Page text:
The Honeybee, enjoying her birthday feast!

Tuesday, September 11, 2012

The Story of My Second C-Section

Just putting this out there, because I wanted to get something posted and my brain went blank, 

I really, really hate being awake for a surgery. Really, really hate it. Knock me out. I thought I'd be cool with it, I've had one before (Kittyboy, under general), I have no problems with needles or blood or anything, and Dr. Z had said that he was going to recheck my platelets right before, make sure we could do it with an epidural, because it's so much better for everyone, so I was aware there are really good reasons to not be out completely if you don't have to be. Among other things, if you're conscious, your uterus starts contracting afterward, which helps stop the bleeding. It's also better for the baby, the baby comes out more awake and so assessments of health are easier and quicker.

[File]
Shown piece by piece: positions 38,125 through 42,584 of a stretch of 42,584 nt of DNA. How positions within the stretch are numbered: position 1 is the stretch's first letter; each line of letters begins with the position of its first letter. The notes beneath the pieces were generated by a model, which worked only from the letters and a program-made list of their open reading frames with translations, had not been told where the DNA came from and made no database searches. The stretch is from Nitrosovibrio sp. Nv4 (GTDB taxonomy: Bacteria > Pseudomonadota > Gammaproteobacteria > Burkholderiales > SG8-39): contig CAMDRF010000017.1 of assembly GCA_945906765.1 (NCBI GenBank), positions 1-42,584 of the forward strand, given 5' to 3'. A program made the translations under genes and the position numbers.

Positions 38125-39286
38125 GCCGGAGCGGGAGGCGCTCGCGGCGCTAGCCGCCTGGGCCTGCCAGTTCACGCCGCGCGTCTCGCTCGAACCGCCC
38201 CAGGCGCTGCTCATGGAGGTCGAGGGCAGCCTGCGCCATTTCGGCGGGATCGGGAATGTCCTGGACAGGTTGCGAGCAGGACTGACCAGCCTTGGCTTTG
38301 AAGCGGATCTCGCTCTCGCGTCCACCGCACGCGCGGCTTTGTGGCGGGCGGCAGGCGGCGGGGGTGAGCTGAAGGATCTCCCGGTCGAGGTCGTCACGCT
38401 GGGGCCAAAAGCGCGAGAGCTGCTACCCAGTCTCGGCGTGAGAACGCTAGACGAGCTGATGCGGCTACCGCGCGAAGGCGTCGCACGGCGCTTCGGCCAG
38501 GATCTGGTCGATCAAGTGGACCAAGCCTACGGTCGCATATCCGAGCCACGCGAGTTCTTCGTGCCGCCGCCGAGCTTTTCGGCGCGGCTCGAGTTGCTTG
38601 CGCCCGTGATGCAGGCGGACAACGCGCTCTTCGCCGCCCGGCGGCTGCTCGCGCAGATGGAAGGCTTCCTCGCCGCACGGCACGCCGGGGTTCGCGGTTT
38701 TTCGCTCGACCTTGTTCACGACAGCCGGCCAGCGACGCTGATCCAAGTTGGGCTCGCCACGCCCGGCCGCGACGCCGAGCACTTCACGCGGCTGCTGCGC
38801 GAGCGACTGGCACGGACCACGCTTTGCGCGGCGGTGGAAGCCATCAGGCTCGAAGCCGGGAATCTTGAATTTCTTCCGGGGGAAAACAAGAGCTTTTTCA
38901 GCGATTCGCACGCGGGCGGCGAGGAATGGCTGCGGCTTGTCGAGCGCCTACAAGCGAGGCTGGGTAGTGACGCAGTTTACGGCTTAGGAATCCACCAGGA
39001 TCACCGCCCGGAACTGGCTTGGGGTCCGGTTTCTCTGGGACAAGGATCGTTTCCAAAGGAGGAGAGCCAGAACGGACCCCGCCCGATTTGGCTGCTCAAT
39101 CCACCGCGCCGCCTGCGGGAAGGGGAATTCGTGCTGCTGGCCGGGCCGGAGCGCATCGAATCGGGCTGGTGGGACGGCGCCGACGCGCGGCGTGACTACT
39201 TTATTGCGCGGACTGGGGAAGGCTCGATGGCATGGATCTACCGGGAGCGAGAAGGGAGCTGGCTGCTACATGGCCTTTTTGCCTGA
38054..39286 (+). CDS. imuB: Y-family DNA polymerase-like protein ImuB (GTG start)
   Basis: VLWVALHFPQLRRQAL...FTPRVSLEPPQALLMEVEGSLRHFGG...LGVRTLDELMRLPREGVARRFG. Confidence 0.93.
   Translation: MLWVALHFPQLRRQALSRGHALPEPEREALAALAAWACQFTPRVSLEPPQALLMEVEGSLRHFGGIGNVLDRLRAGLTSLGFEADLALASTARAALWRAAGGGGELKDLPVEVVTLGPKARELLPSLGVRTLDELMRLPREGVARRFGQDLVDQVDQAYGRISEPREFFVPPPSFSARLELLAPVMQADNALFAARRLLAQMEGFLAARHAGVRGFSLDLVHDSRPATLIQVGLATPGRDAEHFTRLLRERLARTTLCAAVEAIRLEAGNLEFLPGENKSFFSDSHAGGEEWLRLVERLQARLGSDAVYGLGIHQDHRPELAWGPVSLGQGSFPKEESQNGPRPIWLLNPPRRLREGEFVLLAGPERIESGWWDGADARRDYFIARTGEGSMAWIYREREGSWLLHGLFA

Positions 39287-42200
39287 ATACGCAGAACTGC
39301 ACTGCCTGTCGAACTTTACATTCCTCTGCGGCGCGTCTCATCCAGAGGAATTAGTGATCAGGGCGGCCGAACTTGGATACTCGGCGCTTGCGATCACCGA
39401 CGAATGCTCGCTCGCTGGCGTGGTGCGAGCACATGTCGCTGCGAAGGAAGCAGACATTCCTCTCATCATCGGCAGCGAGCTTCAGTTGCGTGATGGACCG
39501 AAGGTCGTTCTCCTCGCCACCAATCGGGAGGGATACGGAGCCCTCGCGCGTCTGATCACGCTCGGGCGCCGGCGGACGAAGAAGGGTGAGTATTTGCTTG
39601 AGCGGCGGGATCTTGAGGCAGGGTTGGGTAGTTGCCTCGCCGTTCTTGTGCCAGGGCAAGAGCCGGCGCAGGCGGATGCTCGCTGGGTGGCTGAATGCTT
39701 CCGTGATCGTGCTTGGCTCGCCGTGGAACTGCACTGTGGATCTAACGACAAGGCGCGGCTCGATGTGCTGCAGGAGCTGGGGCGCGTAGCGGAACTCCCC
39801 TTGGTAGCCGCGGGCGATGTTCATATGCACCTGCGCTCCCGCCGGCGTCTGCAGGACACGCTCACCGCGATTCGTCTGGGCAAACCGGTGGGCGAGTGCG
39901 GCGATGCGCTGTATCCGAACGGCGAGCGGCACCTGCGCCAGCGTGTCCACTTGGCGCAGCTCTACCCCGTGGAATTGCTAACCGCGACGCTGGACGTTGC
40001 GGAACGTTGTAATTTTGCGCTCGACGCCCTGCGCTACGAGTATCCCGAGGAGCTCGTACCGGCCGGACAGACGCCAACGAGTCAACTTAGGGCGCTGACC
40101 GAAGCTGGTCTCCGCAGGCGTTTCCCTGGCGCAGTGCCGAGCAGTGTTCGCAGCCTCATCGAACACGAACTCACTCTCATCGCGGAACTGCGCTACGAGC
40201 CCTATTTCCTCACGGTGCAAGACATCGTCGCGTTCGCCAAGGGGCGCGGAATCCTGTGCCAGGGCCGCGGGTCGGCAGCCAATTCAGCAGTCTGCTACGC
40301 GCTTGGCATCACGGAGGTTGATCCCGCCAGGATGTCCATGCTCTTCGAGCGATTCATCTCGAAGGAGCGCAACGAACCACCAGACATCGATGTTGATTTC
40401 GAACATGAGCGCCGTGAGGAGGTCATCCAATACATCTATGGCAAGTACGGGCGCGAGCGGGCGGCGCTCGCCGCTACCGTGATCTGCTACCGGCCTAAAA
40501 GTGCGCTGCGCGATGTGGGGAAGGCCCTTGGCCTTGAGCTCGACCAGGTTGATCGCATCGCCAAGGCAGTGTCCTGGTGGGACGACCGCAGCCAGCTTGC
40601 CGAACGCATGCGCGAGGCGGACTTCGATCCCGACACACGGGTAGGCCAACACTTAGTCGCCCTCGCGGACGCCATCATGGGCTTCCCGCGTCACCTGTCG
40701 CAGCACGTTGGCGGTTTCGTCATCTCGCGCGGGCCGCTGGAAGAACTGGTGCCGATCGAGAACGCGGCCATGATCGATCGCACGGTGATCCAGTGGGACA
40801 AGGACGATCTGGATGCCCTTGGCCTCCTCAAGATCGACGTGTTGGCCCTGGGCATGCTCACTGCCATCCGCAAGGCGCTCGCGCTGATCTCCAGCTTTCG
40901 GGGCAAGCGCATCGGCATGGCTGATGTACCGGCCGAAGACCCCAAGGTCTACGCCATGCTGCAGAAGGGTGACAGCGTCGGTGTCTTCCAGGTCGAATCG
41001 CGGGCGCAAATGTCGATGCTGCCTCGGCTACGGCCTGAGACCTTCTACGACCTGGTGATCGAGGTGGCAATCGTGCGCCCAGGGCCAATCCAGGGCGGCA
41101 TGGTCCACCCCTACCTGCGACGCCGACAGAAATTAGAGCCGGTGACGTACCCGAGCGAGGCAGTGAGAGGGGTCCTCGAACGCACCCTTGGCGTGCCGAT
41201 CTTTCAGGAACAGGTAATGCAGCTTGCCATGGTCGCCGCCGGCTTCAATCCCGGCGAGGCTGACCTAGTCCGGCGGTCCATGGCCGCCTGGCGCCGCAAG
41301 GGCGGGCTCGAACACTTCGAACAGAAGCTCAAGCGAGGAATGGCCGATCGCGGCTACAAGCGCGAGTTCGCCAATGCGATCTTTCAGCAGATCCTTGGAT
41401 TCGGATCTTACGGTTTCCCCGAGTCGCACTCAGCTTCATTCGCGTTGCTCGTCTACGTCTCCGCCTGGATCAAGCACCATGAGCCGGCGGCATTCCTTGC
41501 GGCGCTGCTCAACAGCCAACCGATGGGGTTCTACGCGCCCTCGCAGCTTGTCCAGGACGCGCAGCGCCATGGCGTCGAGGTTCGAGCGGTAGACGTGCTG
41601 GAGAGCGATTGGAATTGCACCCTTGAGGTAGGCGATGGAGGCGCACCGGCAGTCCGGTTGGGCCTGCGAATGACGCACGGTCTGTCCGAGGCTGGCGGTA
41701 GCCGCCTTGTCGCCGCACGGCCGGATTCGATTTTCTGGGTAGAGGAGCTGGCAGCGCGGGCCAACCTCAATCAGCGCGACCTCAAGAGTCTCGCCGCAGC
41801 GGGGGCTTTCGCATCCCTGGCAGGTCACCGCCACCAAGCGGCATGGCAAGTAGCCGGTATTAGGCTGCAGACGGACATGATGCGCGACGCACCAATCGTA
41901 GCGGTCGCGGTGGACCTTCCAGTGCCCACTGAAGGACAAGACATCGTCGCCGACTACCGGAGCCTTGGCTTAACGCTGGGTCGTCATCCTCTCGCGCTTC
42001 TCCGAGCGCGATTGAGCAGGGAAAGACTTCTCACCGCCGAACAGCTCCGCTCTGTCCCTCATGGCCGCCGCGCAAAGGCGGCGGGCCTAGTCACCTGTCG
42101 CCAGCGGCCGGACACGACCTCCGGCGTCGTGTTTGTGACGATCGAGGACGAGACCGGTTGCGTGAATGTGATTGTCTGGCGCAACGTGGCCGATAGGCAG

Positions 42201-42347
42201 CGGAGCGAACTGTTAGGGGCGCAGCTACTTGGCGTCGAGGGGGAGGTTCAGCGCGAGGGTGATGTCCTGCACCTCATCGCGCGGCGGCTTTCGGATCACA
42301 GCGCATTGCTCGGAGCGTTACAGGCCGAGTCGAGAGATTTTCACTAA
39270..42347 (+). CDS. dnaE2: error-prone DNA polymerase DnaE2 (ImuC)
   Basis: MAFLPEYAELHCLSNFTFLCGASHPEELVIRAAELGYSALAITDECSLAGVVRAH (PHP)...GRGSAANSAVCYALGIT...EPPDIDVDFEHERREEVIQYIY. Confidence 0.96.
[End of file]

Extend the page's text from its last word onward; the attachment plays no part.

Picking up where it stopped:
So I knew this already. Then they wheeled me into the OR, and I started freaking out. I think they had one nurse whose main job was "keep this mom from going psycho" because I don't think she did much other than rub my arms and tell me exactly what everyone was doing and try to get me talking about other things, and remind me about every five minutes that it really, really, really is better to have an epidural than general anesthetic when possible. Any time anyone asked if I wanted a hot towel or something (because I was shaking so hard), I told them to put me out, and they would say the same thing again about how much better it is for baby and mom to have them conscious. And then they'd put a hot towel on somewhere. It was really kind of funny, thinking back on it - "honey, you're shaking a lot, are you cold?" "Knock me out!!" "No, it really is better this way, and you can even see her afterward. You're doing fine. Here, have a hot towel!" The nurse rubbing my arms would say, "Okay, now she (the nurse behind me) is going to clean the site for the injection. So how old is your other child?" And I would think what the heck, why does it matter? "Uh, he's five, WHAT-IS-SHE-DOING-NOW?" I calmed down a little after they put up the big drape and I couldn't see much except blue - like blindfolding a horse, I suppose - and it was cool hearing her cry when she came out, and then the freakout-prevention nurse said since B was out, she COULD give me something small to make me a little calmer, I said YES!!! And being a drug wuss and sensitive to everything, I then passed out completely until I was being transferred back into my bed (but hey, I was certainly MUCH calmer). I don't know what my problem was, but between the idea of getting a shot in my back where I couldn't see it, and being awake for A SURGERY, I was a wreck. Husband was there and everything, I just couldn't stop shaking for some reason. BP while they were prepping was the highest it had ever gotten. Husband said later, after I told him about Freakout-Prevention Nurse and the shaking (which someone pointed out could have been me going into shock), that that must have been why it took them so long to bring him in. The nurse who gave him scrubs had said they'd be in for him in 15-20 minutes, after I was prepped. He says it was 45 and he was starting to think something was going wrong!